Introduction To the Neuroscience of Behaviour On-line Seminar (Degree level)

Glutamate and Neuropeptide Y (NPY) has been shown through genetic mapping to be involved in the neurotransmitter response to signalling stress and therefore in susceptibility to anxiety. The interaction between genes and environment is a better way to explain individual variations in stress resilience. Polymorphisms (single nucleotide polymorphisms or SNP’s) were most significantly observed in the enzyme glutamate decarboxylase. NPY is also a factor in determining susceptibility. The great news is, that findings from rodent models are generally consistent with other animals. An animal in a state of chronic stress will have a loss of synapses on the glutamatergic neurons in the PFC and remodelling of synapses also occurs in the NAc, Christoffel et al 2011. Mice that are vulnerable, show increased density in the NAc MSN’s glutametergic synapses which indicates that the pre-synaptic release is altered.

Shown below: Courtesy of Charney et al

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Evidence from the PFC shows agreement with the models current for resilience to stress. The parameters of anatomy, physiology, allostatic mechanisms and firing patterns needs further understanding in more resilient animals so we can fully understand the changes that occur in the reward circuitry.

Colin Stopper at the University of British Columbia has identified a brain region called the Lateral Habenula (LH). It is very small and sits near the pineal gland. It has been shown to link to negative behaviour and is fundamental to the process of how decisions are made.

Image courtesy of Nature

lateral habenula rodent

The LH it would seem is responsible for potentially life altering choices. It was originally thought to be part of some kind of punishment system, but it was found to be the area responsible for subjective preference. When the LH was inactivated, it was found that rats did not really have a preference for the larger or smaller rewards on offer.

It is not necessarily a breakthrough as a treatment model for stress related behaviour, more of a relay node that seems to play a critical role. It connects several brain regions that are implicated in mood control (such as the VTA and the Raphe Nucleus). We know it plays a role in mediating states relating to mood, reward and motivation that are negative or aversive. There has been some evidence that it has shown some antidepressant action when its activity is manipulated. In a food shock experiment with rodents it was found that there was an increased activity in the habenula and this was correlated with activity in other brain regions such as VTA, Hypothalamus etc. There seems to be a group of brain regions that are involved in sensitivity to stress and this involves the habenula and lateral septum.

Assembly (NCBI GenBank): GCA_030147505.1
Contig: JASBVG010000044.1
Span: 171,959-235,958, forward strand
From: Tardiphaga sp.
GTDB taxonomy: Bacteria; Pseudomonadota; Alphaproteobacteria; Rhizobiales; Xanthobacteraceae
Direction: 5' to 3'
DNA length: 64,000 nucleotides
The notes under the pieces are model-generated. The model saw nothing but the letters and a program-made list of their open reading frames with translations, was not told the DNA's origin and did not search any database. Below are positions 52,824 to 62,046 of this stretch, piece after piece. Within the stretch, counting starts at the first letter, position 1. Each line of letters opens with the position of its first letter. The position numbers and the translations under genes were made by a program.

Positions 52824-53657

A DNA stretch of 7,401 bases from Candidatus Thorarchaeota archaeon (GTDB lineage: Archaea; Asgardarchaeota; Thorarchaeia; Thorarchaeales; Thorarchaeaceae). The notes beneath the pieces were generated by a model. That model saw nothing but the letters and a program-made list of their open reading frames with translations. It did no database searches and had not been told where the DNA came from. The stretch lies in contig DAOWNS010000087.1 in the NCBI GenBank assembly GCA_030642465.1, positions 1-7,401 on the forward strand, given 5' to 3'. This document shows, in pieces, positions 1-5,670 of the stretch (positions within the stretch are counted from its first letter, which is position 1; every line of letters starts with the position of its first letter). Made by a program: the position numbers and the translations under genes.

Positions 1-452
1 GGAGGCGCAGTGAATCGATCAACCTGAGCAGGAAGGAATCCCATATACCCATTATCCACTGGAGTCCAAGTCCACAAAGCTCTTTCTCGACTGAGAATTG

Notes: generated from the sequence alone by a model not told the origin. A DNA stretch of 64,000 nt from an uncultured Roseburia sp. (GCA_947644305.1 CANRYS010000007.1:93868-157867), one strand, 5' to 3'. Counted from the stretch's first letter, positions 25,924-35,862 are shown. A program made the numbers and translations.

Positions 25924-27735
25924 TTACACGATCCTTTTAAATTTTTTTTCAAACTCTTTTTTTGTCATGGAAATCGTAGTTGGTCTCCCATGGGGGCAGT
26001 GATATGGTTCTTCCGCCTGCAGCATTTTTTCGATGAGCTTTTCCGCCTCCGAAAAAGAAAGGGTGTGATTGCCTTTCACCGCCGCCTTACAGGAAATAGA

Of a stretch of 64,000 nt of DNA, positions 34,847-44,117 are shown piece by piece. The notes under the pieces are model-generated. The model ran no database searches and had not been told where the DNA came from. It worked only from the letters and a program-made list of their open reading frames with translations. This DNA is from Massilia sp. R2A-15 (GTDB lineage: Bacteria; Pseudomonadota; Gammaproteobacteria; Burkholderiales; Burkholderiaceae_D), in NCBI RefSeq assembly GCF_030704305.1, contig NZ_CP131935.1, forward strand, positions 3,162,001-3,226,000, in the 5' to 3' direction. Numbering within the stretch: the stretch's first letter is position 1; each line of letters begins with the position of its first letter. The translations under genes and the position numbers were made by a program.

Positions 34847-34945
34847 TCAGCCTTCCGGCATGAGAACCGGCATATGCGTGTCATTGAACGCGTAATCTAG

Please see suggested pathways:

Image from Nature

reward processing lateral habenula image courtesy of nature

There are several pathways involving habenula. Neurotransmitters that on the LH are glutamate, GABA, acetylecholine and vasopressin. Some evidence suggests that dopamine and 5-HT are involved. What we need to know is, how these systems regulate motivational behaviour and how this could help us gain more of an insight into therapeutic strategies.

In summary:

  • Psychological stress is shown to alter the way that the brain functions
  • There are psycho-biological mechanisms involved in the way animals are resilient to stress
  • You can use training, habituation and support networks (social groups) to support and enrich any organism to enable resilience.
  • Please see our instructor level training courses which will provide a support framework to enable your clients to make better decisions with their dogs, reinforcing desired behaviours and promoting more consistency and resilience in their every day lives.

Heel Work Instructor Course

Puppy Training Classes Instructor Course

Recall Instructor Course

Introduction To the Science Of Behaviour (Beginners) Seminar

Introduction To the Neuroscience of Behaviour On-line Seminar (Degree level)

This is the chart that Charney suggested (based on his research) to be the elements important for resilience.

resilience prescription southwick and charney

Our adaptation to his prescription for your canine friends:

He suggests training regularly in multiple areas (contexts). Training rigorously brings about change and it requires systematic and disciplined activity. This will help to build emotional intelligence and physical endurance. These are important aspects in the ability of an organism to cope and be resilient. So, having a dog and not training him is not giving him the best environment to become resilient. People do not have to go overboard, just ten minutes a day, or whatever people an manage, but something is better than nothing and doing it in a reward only based way will be great for his self esteem!!.